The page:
As if still under the influence of the glory days of their pirate ancestors, Cartagena’s people glory in the black market. Every other street vendor is selling cartons of Marlboros at cheaper prices than your local Kroger supermarket. A package of Marlboros sells for 33 cents. You can purchase one cigarette for 3 cents.

Near the market televisions, radios and other non-Columbian appliances are sold openly at drastically reduced price tags. There is just too much contraband for the police to arrest every single illegal vendor.

Cartagena’s warm evenings are conducive to outside eating and “dining” at the market is a unique experience. At a regular restaurant one doesn’t normally sit at the same table with strangers, but since there’s only one table here, everyone eats together under the open sky. Other people stand around waiting for a vacant seat.

The silverware was stacked in a glass on the table and you helped yourself. Out of the huge pots nestled on hot charcoals, a black woman scooped up bowls of beans, rice, fish, potatoes and soup. Everything was good and filling except the soup, in which cooked chicken claws floated morbidly in the broth. They may have no qualms about eating such things, but I couldn’t hack it.

One treat sold in the streets is freshly peeled and fried potato chips. These far surpass Lays or Pringles because the chips are hot as well as free of artificial ingredients. What a delight for potato chip fans!

Cartagena’s beauty makes it a big tourist town, which in turn means high prices. Both of these are extremely evident in Bocagrande – the new and also beautiful section of town. Despite the city’s charm, the tourists and high prices made it difficult for us to initially accept Colombia, so we trekked on into the countryside. Standing outside the northern industrial city of Medellin, we cursed the cars that swiftly passed us by. Finally we got a hitchhiker’s dream ride.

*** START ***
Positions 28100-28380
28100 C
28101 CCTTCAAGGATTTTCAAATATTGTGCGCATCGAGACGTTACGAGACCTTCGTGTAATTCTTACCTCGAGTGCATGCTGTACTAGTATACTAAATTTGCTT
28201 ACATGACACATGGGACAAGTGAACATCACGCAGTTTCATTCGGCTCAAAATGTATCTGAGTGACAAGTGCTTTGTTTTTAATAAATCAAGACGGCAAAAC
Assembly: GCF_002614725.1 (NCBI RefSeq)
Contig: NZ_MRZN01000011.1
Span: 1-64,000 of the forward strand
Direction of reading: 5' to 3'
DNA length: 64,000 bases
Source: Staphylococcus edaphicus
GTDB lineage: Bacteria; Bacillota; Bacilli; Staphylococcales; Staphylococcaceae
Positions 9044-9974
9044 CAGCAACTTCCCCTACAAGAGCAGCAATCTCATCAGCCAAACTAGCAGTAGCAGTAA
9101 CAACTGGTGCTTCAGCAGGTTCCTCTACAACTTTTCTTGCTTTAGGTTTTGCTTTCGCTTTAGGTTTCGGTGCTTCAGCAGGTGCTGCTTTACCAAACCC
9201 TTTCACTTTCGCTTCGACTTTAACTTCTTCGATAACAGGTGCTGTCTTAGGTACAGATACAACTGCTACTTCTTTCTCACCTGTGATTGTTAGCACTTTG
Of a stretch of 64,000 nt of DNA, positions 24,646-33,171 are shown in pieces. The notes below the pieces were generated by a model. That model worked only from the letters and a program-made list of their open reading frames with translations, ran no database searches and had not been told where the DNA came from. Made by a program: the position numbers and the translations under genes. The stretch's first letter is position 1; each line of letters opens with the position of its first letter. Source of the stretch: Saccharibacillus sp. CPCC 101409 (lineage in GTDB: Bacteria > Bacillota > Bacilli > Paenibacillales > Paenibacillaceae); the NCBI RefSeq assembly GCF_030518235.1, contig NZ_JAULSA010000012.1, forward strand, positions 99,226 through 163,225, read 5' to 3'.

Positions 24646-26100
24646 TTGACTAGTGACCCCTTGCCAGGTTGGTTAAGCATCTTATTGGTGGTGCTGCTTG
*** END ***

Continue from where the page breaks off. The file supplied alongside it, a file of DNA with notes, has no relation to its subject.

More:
First of all the driver, a Colombian named Sigifredo, volunteered to take us all the way to Bogata, at least a 14-hour drive. And secondly Sig (his nickname) proved to be overly generous with his money (as computer specialist for the South American Chase Manhattan Banks, he could afford to be).

We took two days to drive to Bogata. Sig refused to let us spend our own money. His son is studying at Columbia University in New York and perhaps Sig wanted to take care of us in the same way he hopes Americans are being kind to his son.

We drove through high hills dotted with coconut trees. Sig pointed out that the coconuts on the trees were no bigger than moth balls. They’re called corozoas and despite their smaller size they have the same qualities as normal coconuts. Clusters of cana brava also decorate the hills. The plant is a variety of sugar cane with the stalk resembling huge green feather plumes.

At Rio Sucios, Sig offered to buy us a Coke. The waiter brought three bottles, one with a straw in it and two glasses. Tom and Sig got the glasses while I got the Coke with a straw.

We asked several young boys for the road to Pereiro, but their directions led us down a dead-end street. When we returned they were all laughing hysterically. No apologies were necessary though, after they reminded Sig that the day, Dec. 28, was Dia de Innocentes, literally meaning day of the innocents, Colombia’s version of our April Fool’s Day.

Later Sig treated us to a typical Colombian meal. Sancocho, the soup, was made from the yucca plant with potatoes added. Mazamola consisted of cold corn in a bowl of cold milk. Sig told us that the poor eat mazola in its own corn juice because milk is too expensive. Arepa was a white corn biscuit. Except for a sizeable chunk of meat, the native dishes were far too starchy for my personal diet.

We finished the meal over a cup of superb Colombian coffee. Black coffee called tinto was always excellent here and generally cost four cents in the small towns. The entire bill for our three meals totaled $1.80.

The region we traversed the next day gave rise to the great Andes Mountains. However, since it was